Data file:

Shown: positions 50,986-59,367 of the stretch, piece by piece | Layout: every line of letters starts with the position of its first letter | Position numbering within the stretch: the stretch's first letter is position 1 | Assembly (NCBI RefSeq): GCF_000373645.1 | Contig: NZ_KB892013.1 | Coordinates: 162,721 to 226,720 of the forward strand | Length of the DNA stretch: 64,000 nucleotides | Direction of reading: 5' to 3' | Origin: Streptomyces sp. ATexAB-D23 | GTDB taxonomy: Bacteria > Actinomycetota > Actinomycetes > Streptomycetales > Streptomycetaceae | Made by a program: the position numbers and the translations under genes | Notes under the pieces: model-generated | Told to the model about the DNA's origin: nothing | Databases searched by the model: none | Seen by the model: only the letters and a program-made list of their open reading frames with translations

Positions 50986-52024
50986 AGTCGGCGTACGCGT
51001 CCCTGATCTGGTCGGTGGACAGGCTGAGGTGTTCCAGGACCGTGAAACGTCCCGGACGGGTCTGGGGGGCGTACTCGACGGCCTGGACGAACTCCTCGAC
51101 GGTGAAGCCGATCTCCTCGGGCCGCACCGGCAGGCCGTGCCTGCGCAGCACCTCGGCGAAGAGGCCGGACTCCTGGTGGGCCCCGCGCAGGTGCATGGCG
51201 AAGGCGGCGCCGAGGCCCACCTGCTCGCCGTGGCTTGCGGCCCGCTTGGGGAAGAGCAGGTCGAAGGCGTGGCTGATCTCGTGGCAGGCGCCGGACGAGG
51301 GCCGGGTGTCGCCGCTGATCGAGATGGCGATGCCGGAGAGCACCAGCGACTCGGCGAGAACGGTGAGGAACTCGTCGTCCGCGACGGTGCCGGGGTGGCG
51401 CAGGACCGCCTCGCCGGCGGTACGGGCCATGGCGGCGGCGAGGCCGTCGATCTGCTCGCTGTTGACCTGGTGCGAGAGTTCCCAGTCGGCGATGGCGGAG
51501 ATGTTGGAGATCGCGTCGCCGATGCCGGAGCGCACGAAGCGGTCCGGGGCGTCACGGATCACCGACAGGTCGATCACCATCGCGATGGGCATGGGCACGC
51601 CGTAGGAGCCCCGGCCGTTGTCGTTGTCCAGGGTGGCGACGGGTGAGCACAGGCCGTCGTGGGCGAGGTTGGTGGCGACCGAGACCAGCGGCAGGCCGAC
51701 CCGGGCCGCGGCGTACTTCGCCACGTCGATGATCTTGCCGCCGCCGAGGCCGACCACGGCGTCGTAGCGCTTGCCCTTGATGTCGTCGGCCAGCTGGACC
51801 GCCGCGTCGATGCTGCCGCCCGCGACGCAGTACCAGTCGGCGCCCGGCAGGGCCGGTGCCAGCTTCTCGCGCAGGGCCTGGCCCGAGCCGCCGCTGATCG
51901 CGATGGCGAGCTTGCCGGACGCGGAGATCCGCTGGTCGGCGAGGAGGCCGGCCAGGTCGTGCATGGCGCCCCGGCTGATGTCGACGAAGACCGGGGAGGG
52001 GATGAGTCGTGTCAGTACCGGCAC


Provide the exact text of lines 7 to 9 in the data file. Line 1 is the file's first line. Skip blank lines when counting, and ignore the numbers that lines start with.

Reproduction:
51301 GCCGGGTGTCGCCGCTGATCGAGATGGCGATGCCGGAGAGCACCAGCGACTCGGCGAGAACGGTGAGGAACTCGTCGTCCGCGACGGTGCCGGGGTGGCG
51401 CAGGACCGCCTCGCCGGCGGTACGGGCCATGGCGGCGGCGAGGCCGTCGATCTGCTCGCTGTTGACCTGGTGCGAGAGTTCCCAGTCGGCGATGGCGGAG
51501 ATGTTGGAGATCGCGTCGCCGATGCCGGAGCGCACGAAGCGGTCCGGGGCGTCACGGATCACCGACAGGTCGATCACCATCGCGATGGGCATGGGCACGC